Arista clipping

Arista clipping was carried out immediately before a flight experiment, during the time period when the flies were cold-anesthetized for tethering. In half of the flies, both antennal aristae were carefully broken near the base using fine forceps. The remaining half of the flies were cold-anesthetized for a similar amount of time, but the aristae were not removed (these were the ‘mock-clipped’ flies).

Field potential recordings

Field potential recordings from the antennal funiculus and maxillary palp were performed as described previously (Olsen et al., 2007). Briefly, flies were immobilized at the trimmed end of a plastic pipette tip. The recording electrode was a sharp saline-filled glass electrode inserted into the center of the antennal funiculus or the maxillary palp. A saline-filled glass electrode placed in the eye served as the ground electrode. Signals were filtered at 2 kHz and acquired at 10 kHz using an A-M Systems amplifier (Model 2400; Carlsborg, WA, USA). All analysis was performed in IGOR Pro (WaveMetrics, Portland, OR, USA).

Odor stimulation

Odor stimulation was performed using a custom-made olfactometer described elsewhere (Olsen et al., 2007). The same device was used for behavioral and neurophysiological experiments. In preliminary behavioral experiments, a continuous stream of air was directed at the fly. We found that flies typically stopped flying when subjected to a continuous stream for >10 min. Therefore, we kept the air off except for a 12-s period around each odor stimulus. We used a computer-controlled solenoid valve (#01540-11; Cole-Parmer, Vernon Hill, IL, USA) to switch the air on 4 s before the start of the odor stimulus. The odor pulse was 3 s long, and the air stream remained on for 5 s following odor off. We note that this protocol creates a periodic fluctuation in air flow which may promote flight. The air flow alone also has a small effect on wingbeat dynamics. Specifically, turning on the air tended to produce a small transient increase and then a steady decrease in the WBF (supplementary material Fig. S5), and this accounts for the slowly diminishing WBF during the pre-odor baseline period in some experiments (e.g. Fig. 2). Odor was added to the air stream by switching another solenoid valve that redirected a minor portion of the air stream (9%) through an odor vial before rejoining the main flow 15 cm from the end of the odor tube. The inner diameter of the odor tube was 6.45 mm. The tube was positioned directly in front of the fly (6 mm away) so that the entire fly was enveloped in the air stream.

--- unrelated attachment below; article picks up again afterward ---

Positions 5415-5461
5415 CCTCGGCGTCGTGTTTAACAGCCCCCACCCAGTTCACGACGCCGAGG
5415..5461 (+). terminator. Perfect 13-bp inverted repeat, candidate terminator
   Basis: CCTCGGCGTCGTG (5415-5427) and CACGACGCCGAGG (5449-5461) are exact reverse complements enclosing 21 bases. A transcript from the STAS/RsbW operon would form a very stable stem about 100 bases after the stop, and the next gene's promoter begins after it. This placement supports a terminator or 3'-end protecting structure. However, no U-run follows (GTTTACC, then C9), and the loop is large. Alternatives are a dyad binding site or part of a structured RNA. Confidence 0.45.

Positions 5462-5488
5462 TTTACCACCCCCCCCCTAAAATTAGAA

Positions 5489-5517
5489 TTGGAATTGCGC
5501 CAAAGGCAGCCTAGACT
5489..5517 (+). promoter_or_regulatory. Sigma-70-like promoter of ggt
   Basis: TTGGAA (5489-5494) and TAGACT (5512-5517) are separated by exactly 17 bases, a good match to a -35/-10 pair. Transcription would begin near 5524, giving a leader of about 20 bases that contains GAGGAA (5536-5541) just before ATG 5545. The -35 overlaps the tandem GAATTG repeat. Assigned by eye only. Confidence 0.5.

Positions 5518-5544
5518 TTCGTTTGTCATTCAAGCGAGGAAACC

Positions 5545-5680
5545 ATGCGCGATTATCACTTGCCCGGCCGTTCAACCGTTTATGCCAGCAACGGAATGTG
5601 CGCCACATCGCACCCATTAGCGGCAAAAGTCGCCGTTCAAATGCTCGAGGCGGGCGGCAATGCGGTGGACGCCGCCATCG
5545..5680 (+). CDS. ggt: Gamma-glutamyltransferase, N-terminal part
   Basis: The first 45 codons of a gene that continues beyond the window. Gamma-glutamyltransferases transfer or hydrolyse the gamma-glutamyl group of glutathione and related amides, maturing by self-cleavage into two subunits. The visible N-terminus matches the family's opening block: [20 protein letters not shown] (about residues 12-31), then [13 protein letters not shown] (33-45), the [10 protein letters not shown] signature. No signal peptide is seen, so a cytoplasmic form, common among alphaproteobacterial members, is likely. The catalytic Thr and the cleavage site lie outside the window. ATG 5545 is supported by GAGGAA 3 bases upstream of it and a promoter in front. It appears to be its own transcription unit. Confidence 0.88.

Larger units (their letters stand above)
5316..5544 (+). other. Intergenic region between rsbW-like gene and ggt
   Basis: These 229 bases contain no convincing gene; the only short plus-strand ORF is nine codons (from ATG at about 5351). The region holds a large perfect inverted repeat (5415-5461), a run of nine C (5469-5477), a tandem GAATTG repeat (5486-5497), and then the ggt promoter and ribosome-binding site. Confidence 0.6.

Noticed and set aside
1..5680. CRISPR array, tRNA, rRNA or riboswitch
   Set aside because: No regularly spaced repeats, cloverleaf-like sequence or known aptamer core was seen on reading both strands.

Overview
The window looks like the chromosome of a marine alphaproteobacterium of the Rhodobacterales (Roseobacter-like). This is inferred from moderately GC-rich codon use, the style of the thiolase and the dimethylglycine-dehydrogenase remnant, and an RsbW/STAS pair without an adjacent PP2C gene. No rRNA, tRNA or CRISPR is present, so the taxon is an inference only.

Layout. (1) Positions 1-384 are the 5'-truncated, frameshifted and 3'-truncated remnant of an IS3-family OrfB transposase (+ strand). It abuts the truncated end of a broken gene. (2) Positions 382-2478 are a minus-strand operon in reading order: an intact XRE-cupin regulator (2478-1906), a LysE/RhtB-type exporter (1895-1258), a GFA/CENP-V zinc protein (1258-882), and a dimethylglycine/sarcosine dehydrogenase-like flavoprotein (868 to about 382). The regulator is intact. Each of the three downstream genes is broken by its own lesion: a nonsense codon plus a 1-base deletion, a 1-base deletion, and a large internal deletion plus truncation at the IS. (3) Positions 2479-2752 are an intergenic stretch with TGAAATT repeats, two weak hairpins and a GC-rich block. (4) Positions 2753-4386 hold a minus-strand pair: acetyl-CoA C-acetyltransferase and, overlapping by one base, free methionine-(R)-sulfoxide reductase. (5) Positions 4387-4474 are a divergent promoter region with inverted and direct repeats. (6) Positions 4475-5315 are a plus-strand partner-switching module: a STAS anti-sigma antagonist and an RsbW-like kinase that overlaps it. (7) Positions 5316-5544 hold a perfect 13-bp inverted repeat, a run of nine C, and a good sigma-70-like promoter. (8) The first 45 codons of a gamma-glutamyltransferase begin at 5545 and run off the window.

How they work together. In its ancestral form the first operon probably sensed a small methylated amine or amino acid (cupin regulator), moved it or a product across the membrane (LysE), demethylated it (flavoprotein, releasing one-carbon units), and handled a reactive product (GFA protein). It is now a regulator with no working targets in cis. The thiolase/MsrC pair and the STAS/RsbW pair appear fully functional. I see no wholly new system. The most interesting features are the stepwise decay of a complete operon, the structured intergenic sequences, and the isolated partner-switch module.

The flow rates of the major and minor air stream were measured in-line using ball-float flow meters (Cole-Parmer) at a point before the solenoid valve. In all the fixed-tether experiments we used a total air flow rate of 1100 ml min–1, except where otherwise noted (supplementary material Figs S4 and S6). In principle, this should correspond to an air speed of 0.56 m s–1 at the outlet of the tube, under the simplifying assumption that air speeds are constant throughout the cross-sectional area of the tube. This air speed is well within the range of air speeds encountered by Drosophila in its natural environment (Budick and Dickinson, 2006).

In the rotatable-tether setup, this flow rate caused a strong anemotactic response (Budick et al., 2007), so we performed all the rotatable-tether experiments at a lower flow rate (550 ml min–1) which did not produce anemotaxis. This flow rate should, in principle, produce an air speed of 0.28 m s–1 at the outlet of the tube. In pilot experiments, we found that the air speed of the carrier stream has a major impact on the kinetics and magnitude of the odor-evoked flight response (supplementary material Fig. S6).